Around fifteen years ago, I had a bet with a middle school friend: “which event will happen first, China‘s first goal in the World Cup, or a Chinese racing driver’s first points-paying position in Formula One.” The mystery was resolved on March 20. Guanyu Zhou, China’s first ever full-time F1 racing driver, finished his debut in 10th place, thereby winning one point.
Zhou showed strong confidence and eagerness to finish with points. He has impressed audiences and kicked out doubts by reaching the second qualifying to start 15th on the grid. Although he lost some time at one stage as he had to adjust the settings of his vehicle, he soon proved Alfa Romeo made the right decision to sign him through a string of overtaking moves, especially his pass of Lewis Hamilton, a seven-time world champion. “I cannot believe I just witnessed a Chinese racer pass on Hamilton,” one hot Weibo post said.
Last November, Alfa Romeo announced its controversial signing of Zhou. After Kimi Raikkonen, the 2007 F1 world champion, retired last year, Alfa Romeo has shaken up its line-up. The team recruited Valtteri Bottas, a two-time championship runner-up, first as its number one choice and then shifted its focus to the second seat candidate – mostly a binary option between Antonio Giovinazzi and Guanyu Zhou. Giovinazzi worked with the team for the last three seasons. For the purpose of consistency, the Swiss team initially preferred Giovinazzi and gave him some extra time to prove he deserved a new contract. Unfortunately, his performance was not strong enough to persuade the team, and Alfa Romeo ultimately selected Zhou.
Zhou’s doubters claimed the decision was made due to potential commercial benefits, rather than competitive considerations. F1 started its exploration of Chinese market back in 2004, when the Chinese Grand Prix was first held at the Shanghai International Circuit, currently the most expensive Formula One circuit facility. Over the past 18 years, Shanghai has witnessed many historic moments. Michael Schumacher won his last Grand Prix here in 2006 and Formula One World Championship celebrated its 1,000th round in 2019. Although the Chinese Grand Prix has either been cancelled or not scheduled since 2020 due to the pandemic, the contract between Formula One and China was still extended by three years to 2025. F1 has never hidden its ambitions of widening its influence in China, and no one could deny that Zhou’s arrival in F1 would definitely help promote the sport in his home market, naturally benefiting both Alfa Romeo and F1 financially from domestic sponsors. Insiders mentioned that Chinese companies have shown an increasing interest in Zhou throughout the past 18 months.
The whole sport had been expecting a native Chinese racer for a long time. Even if the sport has attracted a strong fan base through generations of legends and years of races, it needs a local super star to help it reach a higher level of popularity. The closest attempt before Zhou was Qinghua Ma. He was added to the HRT F1 driver development program in 2012. One year later, he received a full-time contract from HRT and was supposed to compete in F1 in the following season. However, HRT collapsed only one week after the announcement. Ma moved to Caterham soon and participated in Free Practice 1 (FP1) in 2013 Chinese Grand Prix, but his performance ended up outside the 107% reference time to the quickest driver, therefore extinguishing his F1 dreams.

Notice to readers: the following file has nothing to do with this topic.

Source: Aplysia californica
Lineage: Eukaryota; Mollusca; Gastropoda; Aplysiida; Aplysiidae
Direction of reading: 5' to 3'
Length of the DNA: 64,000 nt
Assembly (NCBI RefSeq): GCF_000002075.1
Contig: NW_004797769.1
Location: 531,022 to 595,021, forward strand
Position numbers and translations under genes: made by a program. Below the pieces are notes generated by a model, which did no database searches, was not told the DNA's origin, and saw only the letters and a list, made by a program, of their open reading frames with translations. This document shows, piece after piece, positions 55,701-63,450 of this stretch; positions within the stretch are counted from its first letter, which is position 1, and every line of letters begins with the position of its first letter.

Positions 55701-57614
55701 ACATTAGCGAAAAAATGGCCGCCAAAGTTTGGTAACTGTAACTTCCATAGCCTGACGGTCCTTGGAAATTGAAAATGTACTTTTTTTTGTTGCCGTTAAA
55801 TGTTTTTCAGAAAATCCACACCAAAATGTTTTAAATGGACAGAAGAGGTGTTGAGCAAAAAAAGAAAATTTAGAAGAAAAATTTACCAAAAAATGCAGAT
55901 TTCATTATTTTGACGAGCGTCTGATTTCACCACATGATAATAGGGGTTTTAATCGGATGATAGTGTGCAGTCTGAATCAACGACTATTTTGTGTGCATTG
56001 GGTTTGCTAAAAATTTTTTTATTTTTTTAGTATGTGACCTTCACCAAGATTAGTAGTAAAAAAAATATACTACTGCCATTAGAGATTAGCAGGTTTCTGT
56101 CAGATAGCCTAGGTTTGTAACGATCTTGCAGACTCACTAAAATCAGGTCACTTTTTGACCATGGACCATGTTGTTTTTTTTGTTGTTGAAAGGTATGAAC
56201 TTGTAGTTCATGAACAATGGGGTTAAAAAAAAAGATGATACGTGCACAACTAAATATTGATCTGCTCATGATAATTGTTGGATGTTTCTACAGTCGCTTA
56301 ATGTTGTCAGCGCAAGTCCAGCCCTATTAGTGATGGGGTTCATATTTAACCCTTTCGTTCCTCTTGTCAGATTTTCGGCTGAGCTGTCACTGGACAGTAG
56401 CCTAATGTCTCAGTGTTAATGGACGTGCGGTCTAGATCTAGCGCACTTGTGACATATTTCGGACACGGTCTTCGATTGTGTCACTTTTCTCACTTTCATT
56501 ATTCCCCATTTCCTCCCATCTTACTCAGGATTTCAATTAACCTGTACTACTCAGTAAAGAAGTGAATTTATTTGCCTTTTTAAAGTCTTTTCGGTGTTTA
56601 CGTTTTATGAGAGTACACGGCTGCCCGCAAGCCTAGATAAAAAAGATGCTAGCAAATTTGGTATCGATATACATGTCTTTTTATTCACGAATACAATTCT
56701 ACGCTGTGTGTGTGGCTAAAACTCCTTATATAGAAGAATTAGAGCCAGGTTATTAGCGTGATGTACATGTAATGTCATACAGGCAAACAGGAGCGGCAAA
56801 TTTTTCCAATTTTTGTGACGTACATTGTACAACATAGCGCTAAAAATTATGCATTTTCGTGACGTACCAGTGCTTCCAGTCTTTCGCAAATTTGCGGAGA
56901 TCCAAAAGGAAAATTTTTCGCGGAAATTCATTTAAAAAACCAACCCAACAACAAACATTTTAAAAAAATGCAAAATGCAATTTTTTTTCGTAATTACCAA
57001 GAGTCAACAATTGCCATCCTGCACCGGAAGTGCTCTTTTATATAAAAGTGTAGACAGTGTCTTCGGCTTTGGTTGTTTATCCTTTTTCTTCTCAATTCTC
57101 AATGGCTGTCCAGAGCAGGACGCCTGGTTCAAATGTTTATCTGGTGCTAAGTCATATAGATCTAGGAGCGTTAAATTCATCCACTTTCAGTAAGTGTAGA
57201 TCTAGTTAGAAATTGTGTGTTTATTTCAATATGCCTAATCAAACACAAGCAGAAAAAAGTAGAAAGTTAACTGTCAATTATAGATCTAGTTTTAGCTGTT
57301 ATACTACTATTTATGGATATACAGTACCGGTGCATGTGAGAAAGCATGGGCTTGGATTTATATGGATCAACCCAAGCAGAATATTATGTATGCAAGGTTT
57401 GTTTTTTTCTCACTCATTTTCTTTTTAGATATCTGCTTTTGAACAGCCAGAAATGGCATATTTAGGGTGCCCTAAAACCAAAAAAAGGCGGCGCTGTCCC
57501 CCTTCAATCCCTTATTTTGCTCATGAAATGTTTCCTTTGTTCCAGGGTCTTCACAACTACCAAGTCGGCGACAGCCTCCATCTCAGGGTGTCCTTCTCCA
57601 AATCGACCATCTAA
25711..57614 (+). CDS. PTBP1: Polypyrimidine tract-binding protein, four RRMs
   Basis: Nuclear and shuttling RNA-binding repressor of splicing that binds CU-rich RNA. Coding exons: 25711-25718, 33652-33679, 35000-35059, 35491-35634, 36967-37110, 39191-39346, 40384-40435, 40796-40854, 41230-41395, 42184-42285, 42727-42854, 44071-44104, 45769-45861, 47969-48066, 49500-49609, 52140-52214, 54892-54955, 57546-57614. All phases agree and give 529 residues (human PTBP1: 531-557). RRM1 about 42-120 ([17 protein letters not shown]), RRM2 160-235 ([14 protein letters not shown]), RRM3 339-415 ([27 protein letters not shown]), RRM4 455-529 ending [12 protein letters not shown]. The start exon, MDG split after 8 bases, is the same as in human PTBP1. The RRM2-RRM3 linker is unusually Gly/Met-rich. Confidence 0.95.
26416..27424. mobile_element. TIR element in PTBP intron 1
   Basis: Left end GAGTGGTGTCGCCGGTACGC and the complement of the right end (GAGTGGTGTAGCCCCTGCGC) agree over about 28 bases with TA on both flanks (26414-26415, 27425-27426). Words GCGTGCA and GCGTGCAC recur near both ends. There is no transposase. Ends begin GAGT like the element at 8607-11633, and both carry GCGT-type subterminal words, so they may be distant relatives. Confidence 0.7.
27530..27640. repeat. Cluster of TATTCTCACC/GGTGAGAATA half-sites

In Ma’s case, there was rumor that the team signed Ma just to attract higher quotes to sell the team, because Ma represented a large, wide and undeveloped market, but his performance proved he was not ready for competing in F1 at that time. Zhou’s case is different. Compared to Ma, Zhou has matured through a streamlined and structured training system to get prepared. He joined the Ferrari Driver Academy in 2014 and moved to Renault/Alpine five years later. Zhou has gradually improved his race craft and calm head throughout the journey and provided a very promising and impressing performance in his F2 seasons, which brought him further opportunities to drive his role model Fernando Alonso’s car in FP1 in 2021 Australian Grand Prix and broader interests from multiple F1 teams.
Certainly, it is not guaranteed Zhou could transfer his success in F2 to F1. It was still a risky decision for a team to change both of its line-ups for the season and pick up someone who had zero official F1 race experience. Even two weeks earlier, some online analysts speculated that Zhou should lose his spot. Zhou himself was aware of such comments. In his post-race interview, he said, ” Everyone knows what happened when I signed – there were people making different noises.” He also admitted his point-winning debut relieved huge pressure from his shoulders. However, Zhou needs to keep in mind this is only the first step in his long journey. F1 is a highly competitive sport, and spots are not reserved for anybody. From now on, he has to be questioned all the time: up or out.